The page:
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Growing Datil Peppers with Supplemental Light

Hi there,
I foolishly bought 3 datil pepper plants yesterday as I was leaving St. Augustine (I lived there and loved datil pepper jelly and other datil pepper products). I knew this was a bad idea even as I did it, because my home is not conducive to growing anything that needs light. I am shaded in by several trees. I can find a few sunny patches, but I estimate about 3 hrs of full sun at most. I once had a sunnier spot, still not 6 hrs, that managed to produce about 8 cherry tomatoes. My thought was to put the plants in containers and move them back and forth between the sunny spots and a grow light set up. With my old sunny spot gone, I think maybe I should just give up and go with grow lights out on my porch (which gets a little filtered light).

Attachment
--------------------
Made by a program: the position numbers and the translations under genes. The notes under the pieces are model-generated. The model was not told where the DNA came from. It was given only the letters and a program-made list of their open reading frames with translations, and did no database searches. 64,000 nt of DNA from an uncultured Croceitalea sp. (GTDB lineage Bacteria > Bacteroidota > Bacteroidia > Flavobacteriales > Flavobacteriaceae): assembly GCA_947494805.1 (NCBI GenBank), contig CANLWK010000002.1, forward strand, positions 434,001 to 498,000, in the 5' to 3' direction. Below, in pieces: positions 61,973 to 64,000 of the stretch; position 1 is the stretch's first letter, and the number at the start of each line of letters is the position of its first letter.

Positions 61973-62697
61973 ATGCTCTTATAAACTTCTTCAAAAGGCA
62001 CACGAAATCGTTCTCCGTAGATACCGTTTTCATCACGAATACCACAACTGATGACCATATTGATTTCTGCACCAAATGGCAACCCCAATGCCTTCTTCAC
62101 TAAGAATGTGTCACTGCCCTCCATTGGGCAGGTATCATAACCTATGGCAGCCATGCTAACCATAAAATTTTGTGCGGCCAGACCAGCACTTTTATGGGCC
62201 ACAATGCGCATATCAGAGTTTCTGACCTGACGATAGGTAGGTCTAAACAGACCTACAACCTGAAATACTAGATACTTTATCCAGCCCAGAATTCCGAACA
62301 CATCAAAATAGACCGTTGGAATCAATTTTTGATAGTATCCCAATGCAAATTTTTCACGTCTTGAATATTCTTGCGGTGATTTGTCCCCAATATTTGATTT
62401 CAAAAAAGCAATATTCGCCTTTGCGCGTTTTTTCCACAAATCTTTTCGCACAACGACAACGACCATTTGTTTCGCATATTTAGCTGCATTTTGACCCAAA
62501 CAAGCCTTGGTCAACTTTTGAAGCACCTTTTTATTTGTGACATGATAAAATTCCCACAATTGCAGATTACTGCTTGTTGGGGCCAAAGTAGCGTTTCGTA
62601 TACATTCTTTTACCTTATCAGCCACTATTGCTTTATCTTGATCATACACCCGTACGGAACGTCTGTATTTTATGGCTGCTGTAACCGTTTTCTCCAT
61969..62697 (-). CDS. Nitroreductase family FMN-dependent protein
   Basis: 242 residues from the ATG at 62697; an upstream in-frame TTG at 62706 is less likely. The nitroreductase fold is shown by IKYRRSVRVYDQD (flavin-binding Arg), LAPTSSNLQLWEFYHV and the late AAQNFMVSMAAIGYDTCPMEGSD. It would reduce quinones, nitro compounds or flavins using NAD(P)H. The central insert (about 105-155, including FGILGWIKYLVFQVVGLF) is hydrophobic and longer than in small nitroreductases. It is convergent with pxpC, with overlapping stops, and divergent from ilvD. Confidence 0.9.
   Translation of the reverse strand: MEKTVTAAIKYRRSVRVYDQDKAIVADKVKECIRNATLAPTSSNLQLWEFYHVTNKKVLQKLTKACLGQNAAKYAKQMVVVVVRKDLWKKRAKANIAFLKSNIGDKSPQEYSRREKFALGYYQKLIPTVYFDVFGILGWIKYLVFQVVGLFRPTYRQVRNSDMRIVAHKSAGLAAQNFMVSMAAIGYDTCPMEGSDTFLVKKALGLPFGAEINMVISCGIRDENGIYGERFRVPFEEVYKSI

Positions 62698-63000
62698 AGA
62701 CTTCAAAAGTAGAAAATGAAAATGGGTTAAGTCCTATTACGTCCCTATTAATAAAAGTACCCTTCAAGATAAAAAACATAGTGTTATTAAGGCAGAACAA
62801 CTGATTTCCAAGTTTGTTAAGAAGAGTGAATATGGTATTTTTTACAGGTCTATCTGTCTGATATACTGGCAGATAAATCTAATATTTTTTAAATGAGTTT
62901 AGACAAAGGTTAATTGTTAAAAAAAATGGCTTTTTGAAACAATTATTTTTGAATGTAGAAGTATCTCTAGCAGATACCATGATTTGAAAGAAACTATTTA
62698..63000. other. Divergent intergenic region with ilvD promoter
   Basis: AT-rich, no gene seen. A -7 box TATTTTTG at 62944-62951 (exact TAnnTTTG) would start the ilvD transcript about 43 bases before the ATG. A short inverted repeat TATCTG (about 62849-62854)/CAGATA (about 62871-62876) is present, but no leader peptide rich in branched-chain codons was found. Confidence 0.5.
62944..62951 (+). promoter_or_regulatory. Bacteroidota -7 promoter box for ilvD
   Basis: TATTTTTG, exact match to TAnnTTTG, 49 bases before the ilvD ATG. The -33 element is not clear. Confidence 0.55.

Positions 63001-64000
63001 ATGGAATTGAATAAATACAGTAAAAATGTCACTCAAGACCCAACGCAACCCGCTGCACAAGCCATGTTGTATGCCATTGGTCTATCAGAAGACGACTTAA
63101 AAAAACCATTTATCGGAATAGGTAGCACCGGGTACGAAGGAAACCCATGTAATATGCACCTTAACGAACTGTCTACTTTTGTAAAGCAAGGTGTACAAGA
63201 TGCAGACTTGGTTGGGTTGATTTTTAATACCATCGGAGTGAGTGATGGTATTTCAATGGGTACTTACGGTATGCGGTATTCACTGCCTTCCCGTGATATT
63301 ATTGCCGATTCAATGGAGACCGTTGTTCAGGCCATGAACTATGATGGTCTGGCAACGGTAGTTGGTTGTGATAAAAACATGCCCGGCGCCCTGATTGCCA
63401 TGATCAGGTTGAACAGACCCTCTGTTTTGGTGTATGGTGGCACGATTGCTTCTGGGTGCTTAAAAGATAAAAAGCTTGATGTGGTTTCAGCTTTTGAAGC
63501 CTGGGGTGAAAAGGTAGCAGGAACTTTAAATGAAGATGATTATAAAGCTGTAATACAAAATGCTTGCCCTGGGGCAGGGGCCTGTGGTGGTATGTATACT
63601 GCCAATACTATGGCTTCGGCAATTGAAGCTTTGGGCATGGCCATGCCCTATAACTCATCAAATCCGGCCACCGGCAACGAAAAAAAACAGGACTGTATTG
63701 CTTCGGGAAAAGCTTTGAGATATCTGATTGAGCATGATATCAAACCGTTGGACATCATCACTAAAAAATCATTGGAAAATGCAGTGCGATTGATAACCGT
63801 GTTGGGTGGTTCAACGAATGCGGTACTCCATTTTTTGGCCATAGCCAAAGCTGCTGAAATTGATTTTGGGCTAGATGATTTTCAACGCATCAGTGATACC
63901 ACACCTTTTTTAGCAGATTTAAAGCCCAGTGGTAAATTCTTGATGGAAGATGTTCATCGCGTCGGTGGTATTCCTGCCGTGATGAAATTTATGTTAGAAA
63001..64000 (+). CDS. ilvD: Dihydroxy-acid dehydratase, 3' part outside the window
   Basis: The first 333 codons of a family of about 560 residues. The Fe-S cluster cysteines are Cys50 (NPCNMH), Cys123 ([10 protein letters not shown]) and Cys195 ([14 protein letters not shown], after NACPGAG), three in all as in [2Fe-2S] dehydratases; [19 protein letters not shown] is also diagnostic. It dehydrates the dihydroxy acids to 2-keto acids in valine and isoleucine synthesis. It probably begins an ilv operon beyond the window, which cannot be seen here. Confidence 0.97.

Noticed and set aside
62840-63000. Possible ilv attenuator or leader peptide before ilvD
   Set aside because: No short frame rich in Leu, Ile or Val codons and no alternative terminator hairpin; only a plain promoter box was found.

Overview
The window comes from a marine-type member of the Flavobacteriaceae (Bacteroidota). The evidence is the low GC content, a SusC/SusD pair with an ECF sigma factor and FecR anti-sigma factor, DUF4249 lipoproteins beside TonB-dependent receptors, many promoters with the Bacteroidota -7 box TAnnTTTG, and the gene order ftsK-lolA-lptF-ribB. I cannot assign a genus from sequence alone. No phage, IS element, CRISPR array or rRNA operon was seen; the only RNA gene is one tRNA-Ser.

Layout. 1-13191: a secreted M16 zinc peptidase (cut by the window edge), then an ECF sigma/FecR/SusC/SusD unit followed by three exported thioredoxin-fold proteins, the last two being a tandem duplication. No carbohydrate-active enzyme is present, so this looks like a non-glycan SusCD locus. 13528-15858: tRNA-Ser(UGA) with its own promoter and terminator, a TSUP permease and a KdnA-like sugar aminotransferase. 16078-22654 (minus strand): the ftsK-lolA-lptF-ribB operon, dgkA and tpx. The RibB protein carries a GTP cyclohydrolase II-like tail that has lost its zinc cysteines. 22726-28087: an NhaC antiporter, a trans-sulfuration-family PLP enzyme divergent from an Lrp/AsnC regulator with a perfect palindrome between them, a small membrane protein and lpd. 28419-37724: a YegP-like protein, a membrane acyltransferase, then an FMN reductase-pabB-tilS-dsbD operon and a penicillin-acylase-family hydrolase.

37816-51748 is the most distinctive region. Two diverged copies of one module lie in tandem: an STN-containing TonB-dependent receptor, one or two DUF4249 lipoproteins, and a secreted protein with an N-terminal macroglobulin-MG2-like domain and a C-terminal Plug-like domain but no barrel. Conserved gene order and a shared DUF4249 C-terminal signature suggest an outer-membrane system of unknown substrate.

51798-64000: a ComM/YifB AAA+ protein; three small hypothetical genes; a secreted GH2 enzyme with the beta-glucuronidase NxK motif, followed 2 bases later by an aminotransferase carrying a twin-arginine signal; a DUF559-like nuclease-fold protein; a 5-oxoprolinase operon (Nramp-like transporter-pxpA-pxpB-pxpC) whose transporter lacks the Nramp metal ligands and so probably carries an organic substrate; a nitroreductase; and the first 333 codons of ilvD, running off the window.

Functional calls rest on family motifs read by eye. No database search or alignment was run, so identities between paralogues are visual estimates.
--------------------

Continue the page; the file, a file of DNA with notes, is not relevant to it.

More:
The more I research lighting, the more confused I get. There's a lot of conflicting advice, and most of what I read seems geared for sprouting seedlings before transplanting outside rather than trying to grow and maintain container plants.

I've considered getting 1 or 2 75W bulbs with a PAR of 20 umol/s, or another 19W LED fixture with a PAR of 25. I've heard that PAR is the most important thing to know for plant growing, but can't find a single thing that indicates what the PAR should be per square foot of canopy, or anything else that would guide me with PAR. I also found some T5 bulbs that are 2', 24W, 2000 lumens, 6400K, and I'm not sure if this would be adequate (advice from some sources would indicate yes, others no). So . . . what do I do to keep these plants decently cared for and get some harvest from them?

2 feet long 2000 lumens at 6400k should be good for growing 1-2 plants for the first few months, however as they get taller then you will also need light on the sides.
PAR is relative to your goals. If you want to grow a smallish plant that will maybe produce 5 pods then you can probably get by with 20 umol/s. If you want to grow a plant with 100 pods then you need to be looking at something like 400-500 umol/s.
Go to google images and search "grow lights par" and you will find some nice comparisons such as this one: